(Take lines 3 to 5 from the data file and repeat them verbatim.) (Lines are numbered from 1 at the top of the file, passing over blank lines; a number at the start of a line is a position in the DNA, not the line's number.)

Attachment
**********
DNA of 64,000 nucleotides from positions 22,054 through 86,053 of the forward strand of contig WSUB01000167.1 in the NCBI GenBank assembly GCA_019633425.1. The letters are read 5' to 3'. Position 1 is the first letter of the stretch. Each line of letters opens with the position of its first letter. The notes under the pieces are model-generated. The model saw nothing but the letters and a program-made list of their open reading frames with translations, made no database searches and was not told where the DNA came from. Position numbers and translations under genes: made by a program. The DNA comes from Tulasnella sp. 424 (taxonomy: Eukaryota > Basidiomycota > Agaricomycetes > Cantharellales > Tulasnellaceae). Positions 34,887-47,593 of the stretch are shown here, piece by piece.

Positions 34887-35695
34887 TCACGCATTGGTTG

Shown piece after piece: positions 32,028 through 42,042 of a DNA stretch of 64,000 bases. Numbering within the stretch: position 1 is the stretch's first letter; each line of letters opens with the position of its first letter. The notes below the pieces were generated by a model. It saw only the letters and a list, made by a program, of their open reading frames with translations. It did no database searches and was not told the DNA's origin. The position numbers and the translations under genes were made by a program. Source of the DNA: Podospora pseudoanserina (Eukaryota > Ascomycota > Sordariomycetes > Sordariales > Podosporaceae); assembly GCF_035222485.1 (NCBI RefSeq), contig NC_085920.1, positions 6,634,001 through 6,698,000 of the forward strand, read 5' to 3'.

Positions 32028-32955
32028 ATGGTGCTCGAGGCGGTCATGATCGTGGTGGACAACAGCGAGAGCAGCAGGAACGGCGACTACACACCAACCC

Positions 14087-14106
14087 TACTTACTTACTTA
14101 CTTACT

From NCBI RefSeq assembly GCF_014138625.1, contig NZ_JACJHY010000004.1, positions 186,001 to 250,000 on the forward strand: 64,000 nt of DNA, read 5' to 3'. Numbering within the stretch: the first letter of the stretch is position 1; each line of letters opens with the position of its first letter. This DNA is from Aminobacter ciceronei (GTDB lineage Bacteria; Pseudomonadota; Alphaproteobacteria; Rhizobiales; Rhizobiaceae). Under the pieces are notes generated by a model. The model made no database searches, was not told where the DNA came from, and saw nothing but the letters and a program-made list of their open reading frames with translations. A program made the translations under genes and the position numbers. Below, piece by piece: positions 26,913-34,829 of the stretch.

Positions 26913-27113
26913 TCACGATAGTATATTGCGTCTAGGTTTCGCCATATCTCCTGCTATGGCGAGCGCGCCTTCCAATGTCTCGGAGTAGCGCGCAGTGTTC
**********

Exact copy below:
34887 TCACGCATTGGTTG

Shown piece after piece: positions 32,028 through 42,042 of a DNA stretch of 64,000 bases. Numbering within the stretch: position 1 is the stretch's first letter; each line of letters opens with the position of its first letter. The notes below the pieces were generated by a model. It saw only the letters and a list, made by a program, of their open reading frames with translations. It did no database searches and was not told the DNA's origin. The position numbers and the translations under genes were made by a program. Source of the DNA: Podospora pseudoanserina (Eukaryota > Ascomycota > Sordariomycetes > Sordariales > Podosporaceae); assembly GCF_035222485.1 (NCBI RefSeq), contig NC_085920.1, positions 6,634,001 through 6,698,000 of the forward strand, read 5' to 3'.

Positions 32028-32955